A multipurpose space.
We welcome organizations to use the Community Room to facilitate programming and events.
Past events have included: banquets, lectures, board meetings, public comment sessions, gallery openings, community dinners, and movie nights.
This room is located on the ground floor and contains 14 6″ tables, 32 chairs, and a podium.
Organizations will have access to a projector, two 85″ screen TVs, built-in audio, two wireless microphones, and a Blu-Ray player.
Our catering kitchen is available to keep prepared food at food-safe temperatures prior to serving. It is equipped with a freezer, fridge, sink, ice cube machine, warming oven, and mobile 3-pan buffet serving station.
To request a reservation of the Ada Lawrence Community Room, please contact our Building Manager.
“In this building dedicated to education and community, who better to name this room after than Ada Lawrence. As the first Black teacher in the Erie School District, she was a trailblazer. She taught for 36 years, impacting many children and adults as well. Her long teaching tenure here at the Wayne School signifies a link between Ada Lawrence’s teaching commitment and the community education mission of ECAT. We are so proud to have this room named after Ada Lawrence, a true inspiration in the Erie community.” – Linda & Brian Graff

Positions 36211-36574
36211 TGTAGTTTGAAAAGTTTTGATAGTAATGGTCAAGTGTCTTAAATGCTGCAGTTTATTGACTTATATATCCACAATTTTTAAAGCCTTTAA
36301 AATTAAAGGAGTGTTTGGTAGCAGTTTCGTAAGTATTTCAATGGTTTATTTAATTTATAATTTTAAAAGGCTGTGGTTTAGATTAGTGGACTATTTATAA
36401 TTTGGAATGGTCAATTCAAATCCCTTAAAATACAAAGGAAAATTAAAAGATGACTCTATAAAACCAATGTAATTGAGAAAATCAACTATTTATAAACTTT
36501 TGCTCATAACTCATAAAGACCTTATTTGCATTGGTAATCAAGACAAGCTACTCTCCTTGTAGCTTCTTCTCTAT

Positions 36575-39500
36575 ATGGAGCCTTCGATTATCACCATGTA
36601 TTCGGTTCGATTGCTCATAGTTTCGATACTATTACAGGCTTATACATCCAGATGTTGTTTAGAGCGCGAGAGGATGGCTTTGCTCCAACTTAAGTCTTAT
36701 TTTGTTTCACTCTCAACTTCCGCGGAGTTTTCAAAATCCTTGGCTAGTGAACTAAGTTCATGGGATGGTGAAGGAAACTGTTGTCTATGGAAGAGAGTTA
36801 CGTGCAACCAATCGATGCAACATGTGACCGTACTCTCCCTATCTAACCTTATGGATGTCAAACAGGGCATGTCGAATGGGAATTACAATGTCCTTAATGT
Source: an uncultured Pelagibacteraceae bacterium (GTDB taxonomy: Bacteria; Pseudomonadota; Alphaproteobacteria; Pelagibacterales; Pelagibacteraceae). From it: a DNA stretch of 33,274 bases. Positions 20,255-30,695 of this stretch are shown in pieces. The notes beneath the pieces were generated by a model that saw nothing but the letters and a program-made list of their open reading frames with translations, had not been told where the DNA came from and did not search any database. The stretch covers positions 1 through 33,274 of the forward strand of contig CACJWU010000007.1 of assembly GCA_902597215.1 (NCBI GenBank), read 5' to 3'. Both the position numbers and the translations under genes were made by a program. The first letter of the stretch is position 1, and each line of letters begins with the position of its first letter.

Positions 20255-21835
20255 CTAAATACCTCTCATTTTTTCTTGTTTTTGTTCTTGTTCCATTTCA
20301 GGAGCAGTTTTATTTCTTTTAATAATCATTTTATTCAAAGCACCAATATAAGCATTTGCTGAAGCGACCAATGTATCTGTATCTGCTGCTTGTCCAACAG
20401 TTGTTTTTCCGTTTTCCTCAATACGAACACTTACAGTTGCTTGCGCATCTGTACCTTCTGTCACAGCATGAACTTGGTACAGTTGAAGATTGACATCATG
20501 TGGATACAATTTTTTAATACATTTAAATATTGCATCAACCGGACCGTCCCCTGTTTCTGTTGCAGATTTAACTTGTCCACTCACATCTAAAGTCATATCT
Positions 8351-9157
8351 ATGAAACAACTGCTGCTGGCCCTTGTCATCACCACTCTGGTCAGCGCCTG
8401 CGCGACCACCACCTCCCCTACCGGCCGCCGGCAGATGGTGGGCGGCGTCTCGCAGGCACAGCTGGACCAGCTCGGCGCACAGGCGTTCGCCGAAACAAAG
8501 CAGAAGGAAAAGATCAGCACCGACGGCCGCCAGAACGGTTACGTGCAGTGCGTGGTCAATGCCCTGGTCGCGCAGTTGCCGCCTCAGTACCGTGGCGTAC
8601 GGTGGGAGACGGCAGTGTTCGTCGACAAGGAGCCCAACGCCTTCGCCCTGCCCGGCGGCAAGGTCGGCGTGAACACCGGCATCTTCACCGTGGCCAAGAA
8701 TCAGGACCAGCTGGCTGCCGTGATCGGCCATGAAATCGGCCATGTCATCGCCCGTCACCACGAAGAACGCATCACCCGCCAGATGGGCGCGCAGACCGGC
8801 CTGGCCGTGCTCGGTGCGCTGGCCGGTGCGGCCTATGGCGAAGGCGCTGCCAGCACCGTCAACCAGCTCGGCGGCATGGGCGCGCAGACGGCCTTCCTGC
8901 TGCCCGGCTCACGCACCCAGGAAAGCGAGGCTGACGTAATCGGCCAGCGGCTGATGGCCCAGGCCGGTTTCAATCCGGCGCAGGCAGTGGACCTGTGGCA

An erie icon
Ms. Ada Louise Lawrence grew up in Erie, graduated from Strong Vincent High School in 1939, and then graduated from Cheney State Teachers College in 1943. Later she earned a Master’s Degree in Guidance and Counseling from Gannon University.
After teaching for a brief time at a segregated school in Maryland, 26-year-old Lawrence returned to Erie and was hired in 1946 by the Erie School District. She was the first full-time Black teacher hired in the twentieth century by the Erie School District. Significantly, Lawrence was hired eight years before the United States Supreme Court ruled that racial segregation was unconstitutional in Brown vs. Board of Education.
an influential career
Lawrence taught at Wayne School from 1949-1978, nearly 30 years, before wrapping up her years of service with 4 years at Tech Memorial High School. Ms. Lawrence taught for 36 years before retiring in 1982.
As an experienced Black teacher, Lawrence also mentored younger Black teachers such as Johnny Johnson and Celestine Davis and passed on her knowledge and passion for Erie Black history.
Lawrence also served on the board of the Dr. Gertrude Barber Center, helped establish the Martin Luther King Center, and served many years with the Erie Chapter of the NAACP and the Harry T. Burleigh Society. Ada Lawrence passed away in 2014 after a life in service of her community.